Wednesday, February 01, 2006

Book Shopping

It was a good afternoon for a lunchtime walk today, so I headed over to Barnes and Noble in Bethesda when this caught my eye:

This is a collection of stories around various parts of Washington DC. George Pelecanos edited this book (and writes the lead story).This is not a political thriller.

I'm become a big fan of George Pelecanos work, thanks to my friend Dave, who mentioned him during a Recent Books Read discussion that is now almost three years old at Big Soccer

Previews of D.C. Noir from The Washington Post
Book World 1/29/06

Book World 1/15/06

More about George Pelecanos

An excerpt of the Introduction:

So don't expect all the locals to get misty-eyed over monuments, inauguration balls, or care about society sightings inside Style. What might get them emotional is the sight of someone who shares their memories. The ones who remember Riggo breaking that tackle in '83, Len Bias's jersey number, Phil Chenier's baseline jumper, Frank Howard's swing or Doug Williams throwing the ball downfield like God was talking in his ear. The ones who saw Aretha as a child performing with her father onstage at Howard, or Sinatra at the Watergate barge, or Trouble Funk at the old 9:30, or Hendrix at the Ambassador, or Bruce at the Childe Harold. The ones who play Frankie Beverly or EWF at Sunday picnics in Rock Creek Park. The ones who have Backyard Band, Minor Threat, Chuck Brown, William DeVaughn, Shirley Horn and Bad Brains in their record collections. The ones who knew that Elgin Baylor came out of Spingarn, ot that Adrian Dantley and Brian Westbrook were DeMatha Stags. The ones who hear the voice of Bobby "The Mighty Burner" Bennett on the radio and can't help but grin. The ones who bleed Burgundy and Gold. The ones who will claim that they know your distant cousin, or tell you they like the looks of your car, or if it needs to be replaced, mention that it's a hooptie. Or the woman at the Safeway who hands you your receipt and tells you to "have a blessed day." Or the matriarch on your street with the prunish, beautiful face who raised six sons and now lords over a house holding many of their children. It's about the collective memories of the locals, and also about the voices. If you close your eyes and listen to the people of this city, you will hear the many different voices, and if you've lived here long enough, the cadences and rhythms, the familiarity of it, the feeling that you are home, will make you smile.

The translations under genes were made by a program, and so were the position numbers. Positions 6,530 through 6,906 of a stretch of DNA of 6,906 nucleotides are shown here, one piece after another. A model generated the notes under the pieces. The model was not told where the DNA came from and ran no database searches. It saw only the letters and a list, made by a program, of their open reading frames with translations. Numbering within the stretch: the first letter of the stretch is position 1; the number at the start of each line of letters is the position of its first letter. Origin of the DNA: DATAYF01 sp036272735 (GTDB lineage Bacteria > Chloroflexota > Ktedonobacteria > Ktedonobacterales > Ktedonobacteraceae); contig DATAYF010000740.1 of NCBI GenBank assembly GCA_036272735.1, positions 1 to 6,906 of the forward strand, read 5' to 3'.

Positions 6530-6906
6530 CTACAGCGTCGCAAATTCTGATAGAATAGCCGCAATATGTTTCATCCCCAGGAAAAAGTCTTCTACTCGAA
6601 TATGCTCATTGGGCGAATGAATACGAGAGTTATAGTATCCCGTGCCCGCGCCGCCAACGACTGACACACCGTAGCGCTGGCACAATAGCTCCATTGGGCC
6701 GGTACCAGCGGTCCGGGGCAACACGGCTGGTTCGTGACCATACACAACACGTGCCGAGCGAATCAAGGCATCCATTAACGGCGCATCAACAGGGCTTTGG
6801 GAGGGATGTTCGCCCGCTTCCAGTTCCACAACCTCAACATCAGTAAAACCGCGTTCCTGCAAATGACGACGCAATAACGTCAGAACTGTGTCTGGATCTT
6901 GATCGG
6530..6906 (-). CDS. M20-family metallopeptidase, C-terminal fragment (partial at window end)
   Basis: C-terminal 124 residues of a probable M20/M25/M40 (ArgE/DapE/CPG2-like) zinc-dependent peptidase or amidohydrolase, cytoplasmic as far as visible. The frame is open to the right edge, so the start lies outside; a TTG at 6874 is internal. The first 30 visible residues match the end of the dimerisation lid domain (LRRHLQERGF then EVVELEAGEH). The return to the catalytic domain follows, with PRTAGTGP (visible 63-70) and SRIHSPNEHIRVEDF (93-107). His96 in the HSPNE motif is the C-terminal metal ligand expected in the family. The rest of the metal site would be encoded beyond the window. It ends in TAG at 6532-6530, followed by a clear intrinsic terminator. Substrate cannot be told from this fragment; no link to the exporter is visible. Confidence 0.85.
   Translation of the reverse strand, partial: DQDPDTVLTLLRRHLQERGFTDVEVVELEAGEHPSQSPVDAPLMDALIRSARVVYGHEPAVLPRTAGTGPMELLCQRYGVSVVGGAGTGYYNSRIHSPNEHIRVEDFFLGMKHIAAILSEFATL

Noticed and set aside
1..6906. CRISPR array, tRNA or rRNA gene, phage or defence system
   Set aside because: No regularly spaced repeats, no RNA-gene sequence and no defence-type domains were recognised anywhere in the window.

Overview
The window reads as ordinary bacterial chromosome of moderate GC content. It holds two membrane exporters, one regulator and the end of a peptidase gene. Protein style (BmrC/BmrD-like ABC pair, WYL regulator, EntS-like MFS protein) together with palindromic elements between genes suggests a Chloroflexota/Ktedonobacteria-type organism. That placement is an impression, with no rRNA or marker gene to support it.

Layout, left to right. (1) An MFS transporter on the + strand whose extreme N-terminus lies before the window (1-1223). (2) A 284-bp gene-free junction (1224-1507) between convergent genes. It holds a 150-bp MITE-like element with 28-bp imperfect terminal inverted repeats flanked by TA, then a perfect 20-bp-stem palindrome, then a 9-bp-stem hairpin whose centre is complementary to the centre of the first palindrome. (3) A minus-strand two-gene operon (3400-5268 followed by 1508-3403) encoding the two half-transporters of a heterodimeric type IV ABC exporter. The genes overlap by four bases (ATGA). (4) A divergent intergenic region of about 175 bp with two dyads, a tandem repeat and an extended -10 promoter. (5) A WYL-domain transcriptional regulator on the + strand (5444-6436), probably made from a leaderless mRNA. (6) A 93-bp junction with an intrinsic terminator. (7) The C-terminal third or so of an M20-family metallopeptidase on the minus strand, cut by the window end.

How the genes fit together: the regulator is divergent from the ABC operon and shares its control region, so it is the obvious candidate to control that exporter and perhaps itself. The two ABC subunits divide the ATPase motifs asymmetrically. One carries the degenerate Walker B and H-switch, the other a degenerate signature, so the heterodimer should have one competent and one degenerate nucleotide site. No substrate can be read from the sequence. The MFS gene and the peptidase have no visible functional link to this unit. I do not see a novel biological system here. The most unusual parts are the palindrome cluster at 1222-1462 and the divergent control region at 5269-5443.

Mom said...

I was trying to reply to your telegram blog because I noticed that article also. I have a bunch of pictures that I am going to send you but included also is a telegram Uncle David sent to you and Kim when he was in college. It was a Valentine telegram but is not dated unfortunately. I thought you may like to add that to your collection. Mom

Bill-DC said...

I have no idea when or why the Friday 2/3 Telegram post was deleted.

Yeah, we would love pictures and anything we can have for Benjamin to see when he is older and understands.